My Constituents Care Way More About Political Gamesmanship Than Jobs, Health Care, And The Economy

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My Constituents Care Way More About Political Gamesmanship Than Jobs, Health Care, And The Economy

It is my responsibility as an elected official to look out for the people back home, the voters who sent me to Washington. So, after 20 years representing Ohio's 8th District, I know what the good citizens of Montgomery, Preble, and Butler counties really want: someone who engages in the kind of calculated political gamesmanship that increases his standing in the Republican party while simultaneously hindering our country's legislative process at every conceivable turn.

I assure you, the last thing my voters need is some well intended, do-all-I-possibly-can-to-help-the-little-guy congressman running around Washington, working across the aisle, and fighting tooth and nail for jobs, health care, and financial reform to ensure their tax dollars never end up in the hands of banks capable of holding our entire economy hostage.

No, sir. My constituents deserve better.

They deserve a leader willing to roll up his sleeves and play the types of twisted, greedy political games that, by their very nature, tear apart the fabric of our democracy for the sake of assuring reelection. They deserve someone on their side who will ask the tough questions, such as how will painting Democrats as radical ideologues play in, say, Arkansas? Can we vote "no" on the health care bill and still make it look like we give two craps about the welfare of ordinary Americans? How can we twist positive news about the GDP into a negative for the Obama administration?

Trust me: If you talk to an unemployed, uninsured mother of two in Greenville, she'll tell you that jobs and reliable medical coverage come a distant second to the crafting of meticulous talking points that deftly omit the facts and reduce what should be honest discourse about our country's future to a series of contrived, easy-to-digest sound bites designed to sway crucial independent voters.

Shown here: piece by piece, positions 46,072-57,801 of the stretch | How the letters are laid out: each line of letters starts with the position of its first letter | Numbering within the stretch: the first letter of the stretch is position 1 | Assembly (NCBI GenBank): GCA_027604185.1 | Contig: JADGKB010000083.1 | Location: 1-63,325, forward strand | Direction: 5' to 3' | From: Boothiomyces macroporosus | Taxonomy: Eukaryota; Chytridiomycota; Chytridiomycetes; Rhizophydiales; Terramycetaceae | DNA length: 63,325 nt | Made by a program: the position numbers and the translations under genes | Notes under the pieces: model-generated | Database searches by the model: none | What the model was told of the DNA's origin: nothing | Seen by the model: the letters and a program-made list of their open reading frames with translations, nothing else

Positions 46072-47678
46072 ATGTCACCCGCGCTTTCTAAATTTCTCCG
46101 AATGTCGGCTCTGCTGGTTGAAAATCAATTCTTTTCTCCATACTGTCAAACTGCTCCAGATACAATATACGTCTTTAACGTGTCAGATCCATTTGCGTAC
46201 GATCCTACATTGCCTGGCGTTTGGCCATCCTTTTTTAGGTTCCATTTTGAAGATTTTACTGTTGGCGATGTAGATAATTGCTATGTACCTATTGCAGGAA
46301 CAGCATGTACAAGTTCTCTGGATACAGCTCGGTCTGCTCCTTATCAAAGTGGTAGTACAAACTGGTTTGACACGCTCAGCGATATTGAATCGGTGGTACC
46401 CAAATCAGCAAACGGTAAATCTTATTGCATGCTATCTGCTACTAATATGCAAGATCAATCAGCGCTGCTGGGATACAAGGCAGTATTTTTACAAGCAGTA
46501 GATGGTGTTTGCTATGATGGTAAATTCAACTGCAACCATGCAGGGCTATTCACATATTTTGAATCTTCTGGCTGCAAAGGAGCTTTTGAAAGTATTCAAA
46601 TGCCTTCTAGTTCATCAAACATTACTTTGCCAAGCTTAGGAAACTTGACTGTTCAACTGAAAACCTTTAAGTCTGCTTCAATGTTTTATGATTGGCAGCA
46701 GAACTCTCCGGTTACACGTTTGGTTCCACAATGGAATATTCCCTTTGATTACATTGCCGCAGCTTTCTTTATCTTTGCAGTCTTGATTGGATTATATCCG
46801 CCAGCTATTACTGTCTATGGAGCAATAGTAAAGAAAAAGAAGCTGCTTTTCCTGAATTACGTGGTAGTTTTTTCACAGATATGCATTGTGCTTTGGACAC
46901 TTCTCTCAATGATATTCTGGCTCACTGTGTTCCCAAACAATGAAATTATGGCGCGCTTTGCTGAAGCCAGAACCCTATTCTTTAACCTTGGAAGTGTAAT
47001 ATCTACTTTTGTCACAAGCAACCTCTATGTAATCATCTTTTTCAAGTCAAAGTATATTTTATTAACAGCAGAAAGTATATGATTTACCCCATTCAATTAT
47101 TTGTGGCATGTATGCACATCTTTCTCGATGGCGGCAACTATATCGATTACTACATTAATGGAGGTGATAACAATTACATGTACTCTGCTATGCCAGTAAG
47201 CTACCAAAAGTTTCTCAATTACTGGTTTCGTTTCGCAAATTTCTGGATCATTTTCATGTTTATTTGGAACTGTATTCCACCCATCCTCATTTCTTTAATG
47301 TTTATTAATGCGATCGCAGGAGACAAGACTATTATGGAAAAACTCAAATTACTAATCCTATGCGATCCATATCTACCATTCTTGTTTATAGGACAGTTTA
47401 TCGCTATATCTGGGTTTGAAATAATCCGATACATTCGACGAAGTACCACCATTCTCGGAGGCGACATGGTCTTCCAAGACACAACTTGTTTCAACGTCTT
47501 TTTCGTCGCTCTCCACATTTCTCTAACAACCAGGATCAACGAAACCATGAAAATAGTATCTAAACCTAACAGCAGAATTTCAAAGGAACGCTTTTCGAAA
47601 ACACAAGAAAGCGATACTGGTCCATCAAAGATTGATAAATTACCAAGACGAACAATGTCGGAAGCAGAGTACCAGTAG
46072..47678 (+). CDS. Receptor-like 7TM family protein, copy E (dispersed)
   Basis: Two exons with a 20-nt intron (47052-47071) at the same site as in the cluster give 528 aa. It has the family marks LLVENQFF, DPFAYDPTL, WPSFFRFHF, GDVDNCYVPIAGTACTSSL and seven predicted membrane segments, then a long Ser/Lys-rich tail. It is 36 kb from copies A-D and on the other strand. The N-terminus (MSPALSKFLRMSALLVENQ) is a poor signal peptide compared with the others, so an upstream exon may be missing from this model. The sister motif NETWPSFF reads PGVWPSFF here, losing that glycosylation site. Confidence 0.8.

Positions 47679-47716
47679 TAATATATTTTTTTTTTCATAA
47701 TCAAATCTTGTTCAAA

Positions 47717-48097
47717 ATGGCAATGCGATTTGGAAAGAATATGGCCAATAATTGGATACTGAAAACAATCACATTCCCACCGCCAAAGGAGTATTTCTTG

Take the folks I represent in Dayton. They've seen unemployment skyrocket to 13.2 percent. Now, here is what I did for them: Even though the nonpartisan Congressional Budget Office predicts that the stimulus bill will ultimately save or create 2.5 million jobs, I came out and said that the dismal performance of the "stimulus" demonstrates the danger of letting Washington take more control of our economy.

My constituents had to be proud. They must have loved the way I blatantly ignored the truth and put quotation marks around "stimulus" so as to delegitimize the whole project. And I bet they noticed that, with just one sentence, I slyly preyed on America's inherent distrust of big government. Pretty good, huh? It's all bullshit of course, but it's a great political play: slimy, deceitful, and downright irresponsible—the kind of no-nonsense, no-actual-help-for-anyone-but-myself strategy that the struggling voters in Butler and Mercer counties rely on.

The fact is, if I ever worked across the aisle to help thousands of uninsured Ohioans receive health care, I wouldn't be able to look them in the eye. How could I explain to them that I abandoned the idiotic yet politically fruitful claim that Barack Obama is a socialist bent on destroying the American way of life? How could I admit to them that deficit spending is the only way to get us out of an economic crisis perpetuated by my party's disastrous fiscal ideology? How could I tell them I stopped obsessing over scoring petty political points right before the midterm election?

How could I stop being the greedy, myopic scumbag they elected me to be?

More than anything, average, workaday Ohioans want me to play politics at the shrewdest, most despicable level, not to waste their time making surgery affordable or offering tax breaks to small businesses. And my constituents are so thankful that I took a nation that was actually hopeful at the beginning of 2009 and turned it into a paranoid, demoralized country unsure of whether it made the right choice in 2008.

But in the end, of course, I can't take full credit for the Republican Party's utterly undeserved yet all-too-depressingly-real resurgence. That would be unfair to my Democratic colleagues, who, in their unwillingness to act like grown adults with any kind of backbone and exercise the largest majority any party has seen in decades, have let us get away with all of it.

Thank you, you cowardly pieces of shit.


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